Odd numbers

An odd number is an integer that cannot be evenly divided by 2. There is always a remainder when an odd number is divided by 2. If there is no remainder after division by 2, then the number is even. All integers are either even or odd. 0 is considered an even number. Odd numbers have 1, 3, 5, 7, or 9 in the ones place.


Test whether the following integers are even.

1. 11:

11 ÷ 2 = 5 R1

There is a remainder, so 11 is odd.

2. 87:

87 ÷ 2 = 43 R1

There is a remainder, so 87 is odd.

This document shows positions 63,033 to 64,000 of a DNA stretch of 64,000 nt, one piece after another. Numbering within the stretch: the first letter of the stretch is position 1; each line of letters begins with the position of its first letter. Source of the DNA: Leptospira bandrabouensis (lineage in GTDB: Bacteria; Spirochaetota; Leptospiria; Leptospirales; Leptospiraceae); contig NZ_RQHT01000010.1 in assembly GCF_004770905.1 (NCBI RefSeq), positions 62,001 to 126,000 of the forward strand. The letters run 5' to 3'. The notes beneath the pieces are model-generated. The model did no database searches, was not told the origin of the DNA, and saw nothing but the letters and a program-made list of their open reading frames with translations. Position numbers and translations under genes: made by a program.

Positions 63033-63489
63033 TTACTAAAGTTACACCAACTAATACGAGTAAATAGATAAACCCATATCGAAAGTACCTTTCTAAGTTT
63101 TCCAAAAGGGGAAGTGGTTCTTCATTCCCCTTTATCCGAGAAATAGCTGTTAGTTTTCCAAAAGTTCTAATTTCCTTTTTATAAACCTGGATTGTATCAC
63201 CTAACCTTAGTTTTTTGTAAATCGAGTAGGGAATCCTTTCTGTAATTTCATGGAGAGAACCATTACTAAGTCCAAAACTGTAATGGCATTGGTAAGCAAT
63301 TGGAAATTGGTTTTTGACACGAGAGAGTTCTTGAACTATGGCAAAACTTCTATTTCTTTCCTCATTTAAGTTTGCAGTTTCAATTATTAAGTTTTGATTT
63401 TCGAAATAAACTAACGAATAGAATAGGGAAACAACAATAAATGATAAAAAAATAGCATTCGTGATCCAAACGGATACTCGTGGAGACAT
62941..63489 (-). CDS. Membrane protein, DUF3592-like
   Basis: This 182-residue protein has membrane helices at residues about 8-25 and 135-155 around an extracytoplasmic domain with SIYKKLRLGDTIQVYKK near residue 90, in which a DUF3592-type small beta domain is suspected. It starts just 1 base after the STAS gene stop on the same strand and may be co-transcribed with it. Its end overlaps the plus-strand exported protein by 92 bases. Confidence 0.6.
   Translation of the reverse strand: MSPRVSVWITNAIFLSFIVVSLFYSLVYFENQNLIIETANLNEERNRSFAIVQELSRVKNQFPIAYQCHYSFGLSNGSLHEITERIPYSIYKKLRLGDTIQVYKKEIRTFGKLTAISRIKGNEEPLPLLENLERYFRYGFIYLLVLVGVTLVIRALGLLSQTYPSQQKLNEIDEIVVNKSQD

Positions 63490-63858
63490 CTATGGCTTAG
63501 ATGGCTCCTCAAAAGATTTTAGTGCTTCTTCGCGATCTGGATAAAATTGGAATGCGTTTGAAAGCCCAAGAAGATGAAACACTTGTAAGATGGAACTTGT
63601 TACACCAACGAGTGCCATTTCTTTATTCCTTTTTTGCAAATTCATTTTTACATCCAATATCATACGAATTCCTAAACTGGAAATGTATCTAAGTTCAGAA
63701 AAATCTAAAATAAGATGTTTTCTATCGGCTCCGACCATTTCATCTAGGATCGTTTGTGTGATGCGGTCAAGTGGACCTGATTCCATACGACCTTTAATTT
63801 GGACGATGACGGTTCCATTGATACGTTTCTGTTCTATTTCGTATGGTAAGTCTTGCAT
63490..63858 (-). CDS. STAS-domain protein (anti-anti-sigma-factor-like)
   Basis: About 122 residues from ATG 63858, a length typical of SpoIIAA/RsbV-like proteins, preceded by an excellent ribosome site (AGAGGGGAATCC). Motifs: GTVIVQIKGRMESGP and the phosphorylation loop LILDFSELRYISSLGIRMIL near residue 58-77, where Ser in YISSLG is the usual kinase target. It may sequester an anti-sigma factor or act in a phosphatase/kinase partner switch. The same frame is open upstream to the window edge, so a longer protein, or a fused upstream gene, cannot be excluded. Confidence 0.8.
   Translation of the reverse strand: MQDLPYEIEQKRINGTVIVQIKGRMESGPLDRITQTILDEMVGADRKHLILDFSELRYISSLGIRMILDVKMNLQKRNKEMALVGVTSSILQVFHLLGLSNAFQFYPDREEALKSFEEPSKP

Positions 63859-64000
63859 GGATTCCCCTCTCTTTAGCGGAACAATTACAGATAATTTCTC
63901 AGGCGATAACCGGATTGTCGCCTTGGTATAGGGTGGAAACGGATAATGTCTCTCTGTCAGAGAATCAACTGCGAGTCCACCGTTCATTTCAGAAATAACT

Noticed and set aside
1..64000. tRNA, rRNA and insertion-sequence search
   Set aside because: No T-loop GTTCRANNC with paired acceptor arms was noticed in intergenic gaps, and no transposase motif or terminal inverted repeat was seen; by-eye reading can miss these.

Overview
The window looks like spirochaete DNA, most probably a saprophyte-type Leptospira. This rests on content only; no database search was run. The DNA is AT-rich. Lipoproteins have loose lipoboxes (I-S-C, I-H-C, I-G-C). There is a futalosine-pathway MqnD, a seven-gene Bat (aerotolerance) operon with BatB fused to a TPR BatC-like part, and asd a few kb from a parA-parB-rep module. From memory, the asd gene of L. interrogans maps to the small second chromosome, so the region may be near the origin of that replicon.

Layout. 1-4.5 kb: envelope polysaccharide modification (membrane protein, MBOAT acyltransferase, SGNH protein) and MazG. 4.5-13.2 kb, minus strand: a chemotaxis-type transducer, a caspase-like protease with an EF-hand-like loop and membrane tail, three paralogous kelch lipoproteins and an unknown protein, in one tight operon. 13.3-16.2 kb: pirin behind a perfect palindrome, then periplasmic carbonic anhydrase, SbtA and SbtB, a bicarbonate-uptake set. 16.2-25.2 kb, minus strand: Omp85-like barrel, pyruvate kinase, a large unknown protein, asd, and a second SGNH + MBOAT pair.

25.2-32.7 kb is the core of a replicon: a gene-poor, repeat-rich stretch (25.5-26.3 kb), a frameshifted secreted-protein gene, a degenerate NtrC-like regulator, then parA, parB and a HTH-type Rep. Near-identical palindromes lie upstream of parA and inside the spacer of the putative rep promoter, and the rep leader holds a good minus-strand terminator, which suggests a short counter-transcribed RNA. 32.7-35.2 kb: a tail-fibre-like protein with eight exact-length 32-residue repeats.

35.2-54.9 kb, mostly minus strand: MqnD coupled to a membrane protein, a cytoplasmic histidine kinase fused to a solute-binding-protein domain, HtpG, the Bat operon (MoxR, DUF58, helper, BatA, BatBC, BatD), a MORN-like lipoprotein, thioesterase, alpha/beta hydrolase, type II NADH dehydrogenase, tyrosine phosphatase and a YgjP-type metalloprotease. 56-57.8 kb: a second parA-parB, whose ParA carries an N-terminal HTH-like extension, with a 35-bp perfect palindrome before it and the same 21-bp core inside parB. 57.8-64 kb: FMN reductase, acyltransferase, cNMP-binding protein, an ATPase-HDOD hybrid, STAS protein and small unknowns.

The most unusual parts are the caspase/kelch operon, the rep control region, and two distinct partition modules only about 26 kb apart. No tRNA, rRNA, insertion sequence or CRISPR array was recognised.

3. 184:

184 ÷ 2 = 92

There is a no remainder, so 184 is even.

Parity rules

Parity simply refers to the property of an integer being either even or odd. Any integer is either even or odd. Below are some properties of parity in the context of addition, subtraction, multiplication, and division.

Addition and subtraction



Division is slightly different because the result of dividing whole numbers is frequently a fraction, rather than a whole number, meaning that it is neither even nor odd. Assuming that the quotient is an integer, it can only be even if the dividend has more factors of 2 than the divisor.


Otherwise, any integer quotient will be odd.

There are an equal number of factors of 2, so the quotient cannot be even.

If we add another factor of 2 however:

The quotient becomes even.